Renal Biopsy is Done because of the worsening AKI. Before we discuss the findings of the biopsy, what are the renal manifestation of SLE? 







Given the current patient finding, what kind of Nephritis would you expect. 

Ans: Type 4
  • Carries worse prognosis. 
  • Associated with low c3, C4 during flare up
  • Acute renal failure is more commong
  • Not much of proteinuria may be present
Biopsy came as Lupus Nephritis Class V. Why is this unusual. 
  • Usually, Cr does not go high
  • Protenuria is more prominent in the nephrotic range
How is Lupus Neprhitis treated for Type III, Type IV, Type V. 

  • Type III
  • Type IV
  • Type V 

SLE Studies
  • BLISS 52
  • BLISS 76
  • TULIP 1
  • TULIP 2 
Clinical Studies Outcome Measures in SLE 




2 main types of activity measures is Lupus has been developed. 
  1. Global score system that provides overall measure of disease activity: 
    • ECLAM (European Consensus Lupus Activity Measurement); Reumatol Clin. 2014;10(5):309–320
    • The ECLAM was described by the European working group

      consensus for measuring activity in SLE in 1992.18 It is an index designed to measure disease activity in the last month in patients

      with lupus. The ECLAM includes evaluation of 10 organs and/or systems and 2 laboratory values that are ESR and complement levels. It consists of a total of 33 items that are evaluated from 0.5 to 2, depending on the type of involvement, and a combined global score ranging from 0 to 17.5. The ECLAM is a simple index that can be used in retrospective studies, since there is a good correlation between the ECLAM calculated immediately and that calculated with data collected on clinical history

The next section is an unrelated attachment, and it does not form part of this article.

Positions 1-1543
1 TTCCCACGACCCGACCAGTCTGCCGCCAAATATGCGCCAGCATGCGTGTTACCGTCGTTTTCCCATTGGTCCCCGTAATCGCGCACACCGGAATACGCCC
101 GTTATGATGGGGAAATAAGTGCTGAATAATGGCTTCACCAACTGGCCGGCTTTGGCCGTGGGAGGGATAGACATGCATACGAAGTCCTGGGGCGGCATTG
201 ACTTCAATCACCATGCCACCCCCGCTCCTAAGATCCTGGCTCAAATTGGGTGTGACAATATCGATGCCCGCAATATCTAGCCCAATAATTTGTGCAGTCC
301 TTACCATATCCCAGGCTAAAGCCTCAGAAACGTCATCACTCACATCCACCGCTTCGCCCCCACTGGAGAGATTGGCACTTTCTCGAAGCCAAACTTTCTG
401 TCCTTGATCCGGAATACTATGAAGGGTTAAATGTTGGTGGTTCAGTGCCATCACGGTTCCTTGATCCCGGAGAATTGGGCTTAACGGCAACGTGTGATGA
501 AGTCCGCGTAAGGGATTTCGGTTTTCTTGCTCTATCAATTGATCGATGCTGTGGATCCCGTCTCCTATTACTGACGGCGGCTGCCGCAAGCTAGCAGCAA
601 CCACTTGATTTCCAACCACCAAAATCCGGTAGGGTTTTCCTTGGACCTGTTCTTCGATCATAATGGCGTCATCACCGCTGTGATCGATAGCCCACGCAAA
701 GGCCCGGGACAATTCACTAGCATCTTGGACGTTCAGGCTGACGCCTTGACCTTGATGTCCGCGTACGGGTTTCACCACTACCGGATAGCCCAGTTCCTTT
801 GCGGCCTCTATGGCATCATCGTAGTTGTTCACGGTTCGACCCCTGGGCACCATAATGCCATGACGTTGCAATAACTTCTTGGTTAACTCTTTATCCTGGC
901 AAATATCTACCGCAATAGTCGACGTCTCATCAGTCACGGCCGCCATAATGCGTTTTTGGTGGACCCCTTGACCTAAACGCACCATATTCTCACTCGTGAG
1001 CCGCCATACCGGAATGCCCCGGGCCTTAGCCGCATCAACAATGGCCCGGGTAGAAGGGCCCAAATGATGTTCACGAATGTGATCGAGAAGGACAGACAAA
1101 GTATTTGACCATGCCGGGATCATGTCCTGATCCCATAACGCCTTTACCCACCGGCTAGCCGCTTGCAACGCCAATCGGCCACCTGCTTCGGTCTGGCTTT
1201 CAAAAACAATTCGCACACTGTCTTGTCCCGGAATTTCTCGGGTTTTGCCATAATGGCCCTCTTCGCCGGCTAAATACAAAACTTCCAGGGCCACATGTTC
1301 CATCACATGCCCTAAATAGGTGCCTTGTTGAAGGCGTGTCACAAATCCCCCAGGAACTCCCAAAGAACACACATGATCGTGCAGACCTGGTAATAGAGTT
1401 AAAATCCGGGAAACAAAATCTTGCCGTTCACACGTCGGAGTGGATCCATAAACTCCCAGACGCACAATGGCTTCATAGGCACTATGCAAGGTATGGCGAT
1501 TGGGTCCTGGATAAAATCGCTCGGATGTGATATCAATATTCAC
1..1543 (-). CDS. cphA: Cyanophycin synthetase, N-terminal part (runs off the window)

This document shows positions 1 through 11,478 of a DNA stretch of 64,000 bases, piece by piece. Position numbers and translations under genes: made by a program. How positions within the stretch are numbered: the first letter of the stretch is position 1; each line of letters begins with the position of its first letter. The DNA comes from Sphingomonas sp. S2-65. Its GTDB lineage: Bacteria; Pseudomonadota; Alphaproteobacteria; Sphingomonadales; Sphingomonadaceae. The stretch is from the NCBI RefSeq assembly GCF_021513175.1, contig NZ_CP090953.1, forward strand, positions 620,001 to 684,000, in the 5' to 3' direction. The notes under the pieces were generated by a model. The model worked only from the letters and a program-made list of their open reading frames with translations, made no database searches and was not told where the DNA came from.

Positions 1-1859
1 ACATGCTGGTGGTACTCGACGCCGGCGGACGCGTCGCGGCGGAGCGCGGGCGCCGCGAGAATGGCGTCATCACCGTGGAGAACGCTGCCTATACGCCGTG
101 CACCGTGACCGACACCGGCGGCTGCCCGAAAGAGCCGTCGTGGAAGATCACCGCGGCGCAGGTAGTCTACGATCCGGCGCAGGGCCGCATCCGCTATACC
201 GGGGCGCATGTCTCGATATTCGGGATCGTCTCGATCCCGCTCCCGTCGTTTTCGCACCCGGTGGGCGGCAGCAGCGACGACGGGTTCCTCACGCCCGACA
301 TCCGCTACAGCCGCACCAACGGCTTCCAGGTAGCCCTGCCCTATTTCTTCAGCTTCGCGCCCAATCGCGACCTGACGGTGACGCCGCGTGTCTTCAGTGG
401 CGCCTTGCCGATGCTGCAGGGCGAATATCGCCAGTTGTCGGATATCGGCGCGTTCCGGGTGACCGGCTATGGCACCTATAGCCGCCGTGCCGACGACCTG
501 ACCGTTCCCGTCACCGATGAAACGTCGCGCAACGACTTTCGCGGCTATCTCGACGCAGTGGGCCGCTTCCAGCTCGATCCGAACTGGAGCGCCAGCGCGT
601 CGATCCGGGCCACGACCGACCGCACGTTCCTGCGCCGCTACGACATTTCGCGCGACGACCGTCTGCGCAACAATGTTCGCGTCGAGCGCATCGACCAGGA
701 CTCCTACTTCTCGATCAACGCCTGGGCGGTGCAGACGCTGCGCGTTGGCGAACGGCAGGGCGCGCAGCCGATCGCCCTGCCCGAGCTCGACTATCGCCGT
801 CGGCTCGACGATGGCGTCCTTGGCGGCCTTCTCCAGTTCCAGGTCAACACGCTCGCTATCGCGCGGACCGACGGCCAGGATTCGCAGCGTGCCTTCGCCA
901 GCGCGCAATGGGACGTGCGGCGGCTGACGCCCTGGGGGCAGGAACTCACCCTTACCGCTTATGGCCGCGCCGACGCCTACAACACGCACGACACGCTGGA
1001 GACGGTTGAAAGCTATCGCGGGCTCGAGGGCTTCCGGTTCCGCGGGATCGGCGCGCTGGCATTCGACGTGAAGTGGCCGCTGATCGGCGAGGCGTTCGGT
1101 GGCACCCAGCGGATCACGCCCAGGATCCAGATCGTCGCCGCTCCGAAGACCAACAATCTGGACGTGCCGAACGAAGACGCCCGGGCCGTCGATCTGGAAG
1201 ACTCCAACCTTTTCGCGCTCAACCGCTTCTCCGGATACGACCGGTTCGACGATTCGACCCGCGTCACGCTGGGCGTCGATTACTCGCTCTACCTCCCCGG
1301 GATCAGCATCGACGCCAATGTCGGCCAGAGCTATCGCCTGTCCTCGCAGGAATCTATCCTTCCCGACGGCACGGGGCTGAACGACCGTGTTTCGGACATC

• SLAM (Systemic Lupus Activity Measures) Reumatol Clin. 2014;10(5):309–320
    • The SLAM evaluates specific manifestations in 9 organs and includes 7 laboratory measurements. Some items are scored from 0 to 3, depending on the degree of severity, and others are evaluated only 0–1. The maximum score is 84, being part of the laboratory parameters a maximum 21 points. A score of 7 or more is considered relevant, since the patient will require a change in treatment in 50% of cases. The SLAM is considered by some experts the less appropriate index because it includes subjective measures, such as fatigue and joint pain; however, these variables must be scored by the doctor if 

      considered to be due to lupus activity.8 Training is required, since